Pondering the Bigger Picture in Life

Pondering the Bigger Picture in Life

Do you ever wonder what your bigger picture looks like and what life lessons you’re meant to learn?

I am aware that this is a very philosophical question to open a column with, but I can’t help but wonder about it after being diagnosed with a fatal lung disease.

Since my diagnosis, I’ve often thought, “Why me?” As someone who never smoked and was physically active, well-educated, and surrounded by loving friends and family, I couldn’t understand why idiopathic pulmonary fibrosis (IPF) crept into my life. Now I realize that this chronic lung condition doesn’t discriminate.

Once I opened up to the idea of connecting with other IPF patients, my perspective changed. People call this lung disease rare, but it isn’t in my world. Unfortunately, I now know many young adults living with IPF. Eventually, I found myself asking, “Why not me?

Believe me, getting to that realization wasn’t easy, and I am still angry on some days that this disease has consumed my life. To my surprise, however, IPF also has brought unexpected gifts, or positives, as my late co-columnist Kim Fredrickson once wrote.

On my most difficult days with IPF, I must refrain from thinking about what I’ve lost and focus on what I’m still able to do. I believe that we all have a purpose in this huge world, although it can take us a lifetime to discover what it is. Some may never discover a grander purpose in life, but they might focus on spreading small messages of kindness along the way, which is equally important.

Have you ever stopped to ponder that the journey you’re on now, as hard as it may be, could be a platform for contributing to the bigger picture of life?

Another philosophical question!

To answer it, I suppose we need to identify some commonalities of the more important lessons in life, or what the bigger picture is beyond the struggles associated with IPF. The answer will change depending on whom you ask, but I try to remember four important aspects of life and ponder how IPF has helped me to remember these life lessons.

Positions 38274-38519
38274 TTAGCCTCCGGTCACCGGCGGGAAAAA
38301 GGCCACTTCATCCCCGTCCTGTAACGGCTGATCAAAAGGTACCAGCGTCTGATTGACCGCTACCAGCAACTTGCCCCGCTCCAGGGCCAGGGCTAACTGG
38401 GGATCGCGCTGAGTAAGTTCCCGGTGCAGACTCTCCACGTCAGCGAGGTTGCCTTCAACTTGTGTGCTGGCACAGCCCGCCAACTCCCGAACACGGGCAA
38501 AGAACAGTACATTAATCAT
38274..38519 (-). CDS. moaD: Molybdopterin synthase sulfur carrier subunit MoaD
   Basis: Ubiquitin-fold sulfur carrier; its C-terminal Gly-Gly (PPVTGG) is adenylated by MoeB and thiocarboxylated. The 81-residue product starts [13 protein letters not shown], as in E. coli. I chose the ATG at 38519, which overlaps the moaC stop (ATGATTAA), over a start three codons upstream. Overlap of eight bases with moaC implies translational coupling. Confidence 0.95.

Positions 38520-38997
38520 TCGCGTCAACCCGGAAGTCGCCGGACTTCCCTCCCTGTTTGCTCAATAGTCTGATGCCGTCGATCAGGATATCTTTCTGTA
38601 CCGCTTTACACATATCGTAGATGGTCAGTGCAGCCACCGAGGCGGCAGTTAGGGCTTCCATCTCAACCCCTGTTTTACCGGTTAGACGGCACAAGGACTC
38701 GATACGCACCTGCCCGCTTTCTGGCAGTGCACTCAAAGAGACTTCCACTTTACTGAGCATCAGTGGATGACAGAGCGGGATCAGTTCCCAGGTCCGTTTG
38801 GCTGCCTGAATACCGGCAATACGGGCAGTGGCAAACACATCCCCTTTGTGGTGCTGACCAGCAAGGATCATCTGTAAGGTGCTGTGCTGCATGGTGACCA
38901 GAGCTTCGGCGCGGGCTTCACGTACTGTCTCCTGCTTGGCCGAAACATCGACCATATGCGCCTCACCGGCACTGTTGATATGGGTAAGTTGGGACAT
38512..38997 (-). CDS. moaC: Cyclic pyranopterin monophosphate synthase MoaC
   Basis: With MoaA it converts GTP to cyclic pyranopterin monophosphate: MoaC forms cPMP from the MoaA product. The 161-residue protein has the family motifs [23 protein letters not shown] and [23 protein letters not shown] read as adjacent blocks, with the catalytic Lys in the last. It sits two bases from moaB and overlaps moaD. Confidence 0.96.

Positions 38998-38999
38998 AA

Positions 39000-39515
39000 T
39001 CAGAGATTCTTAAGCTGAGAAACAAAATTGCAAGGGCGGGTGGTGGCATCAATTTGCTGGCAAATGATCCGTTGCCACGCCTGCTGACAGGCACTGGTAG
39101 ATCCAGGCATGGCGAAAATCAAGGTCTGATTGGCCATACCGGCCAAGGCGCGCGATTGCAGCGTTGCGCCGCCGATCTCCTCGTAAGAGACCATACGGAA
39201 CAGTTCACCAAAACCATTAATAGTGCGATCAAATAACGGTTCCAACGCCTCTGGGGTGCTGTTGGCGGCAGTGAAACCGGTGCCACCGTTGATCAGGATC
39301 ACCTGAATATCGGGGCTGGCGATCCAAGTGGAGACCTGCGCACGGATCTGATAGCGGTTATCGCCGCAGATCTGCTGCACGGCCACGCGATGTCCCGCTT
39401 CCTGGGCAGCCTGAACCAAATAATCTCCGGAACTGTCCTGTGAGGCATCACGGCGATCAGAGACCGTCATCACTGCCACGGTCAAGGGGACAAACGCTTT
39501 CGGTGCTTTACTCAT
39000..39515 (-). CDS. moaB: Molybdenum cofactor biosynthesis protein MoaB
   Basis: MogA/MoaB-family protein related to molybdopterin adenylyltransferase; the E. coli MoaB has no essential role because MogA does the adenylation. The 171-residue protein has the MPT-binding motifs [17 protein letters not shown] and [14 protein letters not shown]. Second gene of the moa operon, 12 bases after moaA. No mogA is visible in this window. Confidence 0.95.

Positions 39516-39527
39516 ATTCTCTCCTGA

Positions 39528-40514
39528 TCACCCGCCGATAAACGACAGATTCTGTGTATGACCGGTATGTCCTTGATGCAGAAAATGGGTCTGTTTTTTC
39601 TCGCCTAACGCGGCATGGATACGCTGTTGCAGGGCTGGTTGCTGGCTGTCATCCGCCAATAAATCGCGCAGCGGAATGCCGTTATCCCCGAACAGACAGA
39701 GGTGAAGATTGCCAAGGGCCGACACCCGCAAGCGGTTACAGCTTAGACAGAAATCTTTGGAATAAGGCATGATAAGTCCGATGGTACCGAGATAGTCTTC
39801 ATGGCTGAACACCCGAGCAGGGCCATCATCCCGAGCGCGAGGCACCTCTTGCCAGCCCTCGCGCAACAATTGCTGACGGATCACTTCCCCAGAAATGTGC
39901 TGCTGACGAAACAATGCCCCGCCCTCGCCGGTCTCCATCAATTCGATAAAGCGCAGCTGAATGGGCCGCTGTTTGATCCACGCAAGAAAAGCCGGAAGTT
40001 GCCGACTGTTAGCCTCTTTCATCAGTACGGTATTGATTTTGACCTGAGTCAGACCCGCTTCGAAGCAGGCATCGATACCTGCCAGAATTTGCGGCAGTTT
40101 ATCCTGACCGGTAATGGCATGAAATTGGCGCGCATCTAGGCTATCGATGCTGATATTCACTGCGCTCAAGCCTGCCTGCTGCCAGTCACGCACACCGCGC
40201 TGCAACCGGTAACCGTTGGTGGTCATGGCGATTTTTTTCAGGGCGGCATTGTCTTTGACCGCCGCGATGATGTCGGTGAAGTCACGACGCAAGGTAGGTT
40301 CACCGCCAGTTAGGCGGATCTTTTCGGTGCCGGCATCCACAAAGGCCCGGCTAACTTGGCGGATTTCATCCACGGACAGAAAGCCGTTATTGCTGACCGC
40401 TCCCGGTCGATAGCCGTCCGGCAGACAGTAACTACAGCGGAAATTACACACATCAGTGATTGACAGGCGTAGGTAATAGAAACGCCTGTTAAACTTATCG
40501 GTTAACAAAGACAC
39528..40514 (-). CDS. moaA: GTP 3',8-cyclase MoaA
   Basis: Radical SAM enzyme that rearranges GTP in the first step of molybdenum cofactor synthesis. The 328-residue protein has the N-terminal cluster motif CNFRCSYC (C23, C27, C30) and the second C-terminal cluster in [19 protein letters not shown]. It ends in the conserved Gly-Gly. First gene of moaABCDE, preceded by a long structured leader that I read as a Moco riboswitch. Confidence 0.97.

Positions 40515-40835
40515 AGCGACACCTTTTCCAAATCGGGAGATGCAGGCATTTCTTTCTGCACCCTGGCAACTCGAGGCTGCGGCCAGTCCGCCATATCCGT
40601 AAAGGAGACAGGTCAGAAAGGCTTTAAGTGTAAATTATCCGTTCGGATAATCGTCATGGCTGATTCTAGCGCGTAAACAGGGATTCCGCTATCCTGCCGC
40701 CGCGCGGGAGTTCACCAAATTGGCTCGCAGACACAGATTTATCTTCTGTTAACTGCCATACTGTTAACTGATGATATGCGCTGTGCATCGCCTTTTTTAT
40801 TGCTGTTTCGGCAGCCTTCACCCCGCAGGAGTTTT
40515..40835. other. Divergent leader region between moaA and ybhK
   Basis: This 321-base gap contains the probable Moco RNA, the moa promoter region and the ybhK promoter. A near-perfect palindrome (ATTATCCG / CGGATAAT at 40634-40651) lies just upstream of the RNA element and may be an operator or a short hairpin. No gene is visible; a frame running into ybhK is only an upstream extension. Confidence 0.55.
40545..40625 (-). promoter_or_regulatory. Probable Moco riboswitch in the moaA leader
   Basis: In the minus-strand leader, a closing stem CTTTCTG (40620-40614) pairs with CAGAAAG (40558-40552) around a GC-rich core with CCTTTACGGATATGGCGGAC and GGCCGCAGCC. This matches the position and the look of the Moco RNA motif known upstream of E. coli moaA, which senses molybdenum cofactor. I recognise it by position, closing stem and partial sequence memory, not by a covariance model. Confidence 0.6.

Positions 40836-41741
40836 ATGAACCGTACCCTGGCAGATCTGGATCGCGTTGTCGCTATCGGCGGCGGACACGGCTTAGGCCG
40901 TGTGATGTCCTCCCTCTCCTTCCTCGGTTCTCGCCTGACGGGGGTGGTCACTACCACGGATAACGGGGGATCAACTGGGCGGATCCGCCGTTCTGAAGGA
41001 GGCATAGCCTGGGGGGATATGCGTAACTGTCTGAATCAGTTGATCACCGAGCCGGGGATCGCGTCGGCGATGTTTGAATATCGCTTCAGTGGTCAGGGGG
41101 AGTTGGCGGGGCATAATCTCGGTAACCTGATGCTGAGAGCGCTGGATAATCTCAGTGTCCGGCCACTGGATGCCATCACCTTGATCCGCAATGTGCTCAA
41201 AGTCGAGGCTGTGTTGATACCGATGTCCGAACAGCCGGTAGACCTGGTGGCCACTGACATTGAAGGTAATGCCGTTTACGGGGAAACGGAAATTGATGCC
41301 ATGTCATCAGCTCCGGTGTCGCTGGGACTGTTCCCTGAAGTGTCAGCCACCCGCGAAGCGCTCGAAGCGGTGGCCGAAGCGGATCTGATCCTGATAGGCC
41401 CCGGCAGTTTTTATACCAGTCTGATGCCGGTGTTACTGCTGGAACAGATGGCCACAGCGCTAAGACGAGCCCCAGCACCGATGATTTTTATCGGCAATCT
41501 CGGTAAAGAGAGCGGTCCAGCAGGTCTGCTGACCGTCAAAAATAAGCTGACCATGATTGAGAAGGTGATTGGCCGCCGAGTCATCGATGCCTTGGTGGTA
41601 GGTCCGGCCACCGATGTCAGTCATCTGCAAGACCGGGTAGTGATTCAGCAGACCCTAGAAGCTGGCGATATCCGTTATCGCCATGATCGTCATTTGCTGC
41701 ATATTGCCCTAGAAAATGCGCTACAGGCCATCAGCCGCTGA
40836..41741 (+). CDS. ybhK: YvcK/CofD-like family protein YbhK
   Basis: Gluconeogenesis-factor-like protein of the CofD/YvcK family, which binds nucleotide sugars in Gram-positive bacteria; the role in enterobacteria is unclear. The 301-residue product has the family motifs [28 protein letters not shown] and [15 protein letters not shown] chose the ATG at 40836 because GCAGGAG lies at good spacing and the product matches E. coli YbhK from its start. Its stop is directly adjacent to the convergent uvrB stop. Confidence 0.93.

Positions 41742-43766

These include:

  1. Be kind: We are taught to be kind from a young age, but I believe it takes a long time to learn and requires ongoing practice. Being diagnosed with IPF has made me aware of many invisible disabilities and the importance of being kind to one another, as we don’t know what others are dealing with. I had no idea how many rare diseases are invisible or how deeply someone might be struggling.
  2. Embrace your story and share it: I never would have chosen IPF, nor would I wish it upon anyone. But I also won’t let it consume my life with negativity. Publicly sharing your story online, such as at Pulmonary Fibrosis News, isn’t for everyone, and I wasn’t sure it was for me. However, my diagnosis has introduced me to other people who are in this fight. These same people inspire me every day with their courage and kindness, as well as their desire to help others living with IPF. I only met these folks because I embraced the fact that I have a fatal lung condition. I am so thankful for the Pulmonary Fibrosis News Forums.
  3. Help others: None of us will escape this world without needing help from someone. Relationships with others in the chronic illness community are often give-and-take; we offer to support someone in their time of need because we know we will eventually need support. Since my diagnosis of IPF, I have been privileged to help others through their journey, while accepting help as well.
  4. Quality of time over quantity: I still have a hard time thinking about the prognosis of this disease or saying aloud that it is fatal. Learning to focus on the quality of time you spend over the quantity is truly a gift. Suddenly, the constraints of a schedule don’t matter anymore, and staying to listen to your friend tell a funny story from their vacation will make a memory you’ll both have forever. IPF has helped me realize this important lesson and share it with others.

Have you ever thought that IPF may have helped you realize what is really important in life?

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Note: Pulmonary Fibrosis News is strictly a news and information website about the disease. It does not provide medical advice, diagnosis, or treatment. This content is not intended to be a substitute for professional medical advice, diagnosis, or treatment. Always seek the advice of your physician or other qualified health provider with any questions you may have regarding a medical condition. Never disregard professional medical advice or delay in seeking it because of something you have read on this website. The opinions expressed in this column are not those of Pulmonary Fibrosis News or its parent company, BioNews Services, and are intended to spark discussion about issues pertaining to pulmonary fibrosis.